Fannie Mae’s Serious Delinquency Rate Declines

Fannie Mae BHHaving fallen below its 2016 cap of $339.3 billion in March, Fannie Mae’s gross mortgage portfolio contracted further in both April, May June and now July, shrinking at an annual rate of 24.7 percent and serious delinquency decreased 2 basis points, according to Fannie Mae’s July 2016 Monthly Volume Summary.

Fannie Mae’s serious delinquency rate, or the share of loans backed by Fannie Mae that were seriously delinquent, declined by two basis points from June to July down to 1.30 percent. Fannie Mae completed 6,958 loan modifications in July, down from 7,629 in June.

The 24.7 percent rate of contraction in July was almost five times the rate of shrinkage in June and 5.1 percent. With July’s contraction, the aggregate unpaid principal balance (UPB) of Fannie Mae’s gross mortgage portfolio was $308.88 billion at the end of the month—down by about $6.6 billion from June, according to Fannie Mae. The portfolio has declined at an annual rate of 17.3 percent over the first seven months of 2016.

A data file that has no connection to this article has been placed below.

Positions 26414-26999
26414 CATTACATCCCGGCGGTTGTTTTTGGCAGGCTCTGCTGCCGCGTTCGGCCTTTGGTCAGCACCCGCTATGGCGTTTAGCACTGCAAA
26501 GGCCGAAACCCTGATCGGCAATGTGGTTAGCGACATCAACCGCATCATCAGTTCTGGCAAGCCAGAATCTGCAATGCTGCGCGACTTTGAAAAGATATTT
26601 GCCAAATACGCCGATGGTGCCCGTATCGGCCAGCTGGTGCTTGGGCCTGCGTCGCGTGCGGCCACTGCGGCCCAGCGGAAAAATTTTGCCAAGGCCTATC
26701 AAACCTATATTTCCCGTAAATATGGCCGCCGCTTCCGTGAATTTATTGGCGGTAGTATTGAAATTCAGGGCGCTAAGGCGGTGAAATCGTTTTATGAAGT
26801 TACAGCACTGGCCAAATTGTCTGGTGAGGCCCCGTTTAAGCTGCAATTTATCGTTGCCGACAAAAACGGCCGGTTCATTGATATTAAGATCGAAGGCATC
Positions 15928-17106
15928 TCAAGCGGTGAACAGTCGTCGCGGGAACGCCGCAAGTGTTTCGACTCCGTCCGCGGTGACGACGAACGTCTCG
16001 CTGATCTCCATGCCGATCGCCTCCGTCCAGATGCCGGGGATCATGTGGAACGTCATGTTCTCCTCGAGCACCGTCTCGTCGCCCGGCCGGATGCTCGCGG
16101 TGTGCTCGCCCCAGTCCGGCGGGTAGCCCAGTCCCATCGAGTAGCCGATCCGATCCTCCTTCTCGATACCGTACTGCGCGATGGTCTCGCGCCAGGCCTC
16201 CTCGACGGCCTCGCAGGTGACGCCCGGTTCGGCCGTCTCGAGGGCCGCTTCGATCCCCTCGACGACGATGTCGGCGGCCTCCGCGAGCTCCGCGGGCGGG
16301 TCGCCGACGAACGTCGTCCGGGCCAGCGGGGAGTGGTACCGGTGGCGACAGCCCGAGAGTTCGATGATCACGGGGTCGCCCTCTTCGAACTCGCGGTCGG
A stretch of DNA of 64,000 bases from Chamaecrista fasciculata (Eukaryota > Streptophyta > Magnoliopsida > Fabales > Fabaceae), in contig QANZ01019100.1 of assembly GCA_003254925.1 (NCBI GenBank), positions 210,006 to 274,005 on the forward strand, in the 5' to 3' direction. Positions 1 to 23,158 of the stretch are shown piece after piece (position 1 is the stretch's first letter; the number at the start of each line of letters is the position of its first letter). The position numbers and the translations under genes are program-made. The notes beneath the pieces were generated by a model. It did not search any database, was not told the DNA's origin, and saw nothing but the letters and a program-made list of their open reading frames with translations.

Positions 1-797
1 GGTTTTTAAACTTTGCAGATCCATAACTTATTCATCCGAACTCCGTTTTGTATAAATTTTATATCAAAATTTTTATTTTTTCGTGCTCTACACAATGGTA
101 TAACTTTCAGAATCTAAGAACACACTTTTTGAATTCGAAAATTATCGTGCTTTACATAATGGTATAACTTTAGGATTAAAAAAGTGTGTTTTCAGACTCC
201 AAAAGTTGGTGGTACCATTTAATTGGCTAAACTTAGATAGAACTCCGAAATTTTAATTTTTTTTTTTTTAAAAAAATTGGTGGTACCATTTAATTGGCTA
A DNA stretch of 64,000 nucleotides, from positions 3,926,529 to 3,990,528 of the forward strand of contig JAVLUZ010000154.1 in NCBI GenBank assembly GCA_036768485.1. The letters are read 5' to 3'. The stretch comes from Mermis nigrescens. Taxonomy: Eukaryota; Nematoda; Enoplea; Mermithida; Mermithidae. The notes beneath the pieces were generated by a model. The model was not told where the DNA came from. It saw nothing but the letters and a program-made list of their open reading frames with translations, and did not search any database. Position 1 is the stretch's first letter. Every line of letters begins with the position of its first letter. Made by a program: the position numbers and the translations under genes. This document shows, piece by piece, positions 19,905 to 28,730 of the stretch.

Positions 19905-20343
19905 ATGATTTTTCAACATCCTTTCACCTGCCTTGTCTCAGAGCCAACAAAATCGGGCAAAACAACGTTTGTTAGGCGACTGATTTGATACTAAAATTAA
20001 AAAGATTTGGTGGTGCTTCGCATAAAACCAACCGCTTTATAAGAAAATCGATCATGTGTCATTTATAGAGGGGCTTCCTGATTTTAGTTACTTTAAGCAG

Fannie Mae’s total book of business, which includes the gross mortgage portfolio plus total Fannie Mae mortgage-backed securities and other guarantees minus Fannie Mae MBS in the portfolio, increased at a compound annualized rate of 0.2 percent in July up to a value of about $3.103 trillion, according to Fannie Mae.

In January 2016, Fannie Mae’s gross mortgage portfolio experienced a rare expansion, increasing at an annual rate of 5 percent. With July’s contraction, the portfolio has now contracted in all but four months since June 2010. The four months in which the portfolio expanded were January 2016, March 2015, January 2015, and December 2012. At the beginning of that stretch in June 2010, the amount of unpaid principal balance (UPB) of the loans in the portfolio was $818 billion

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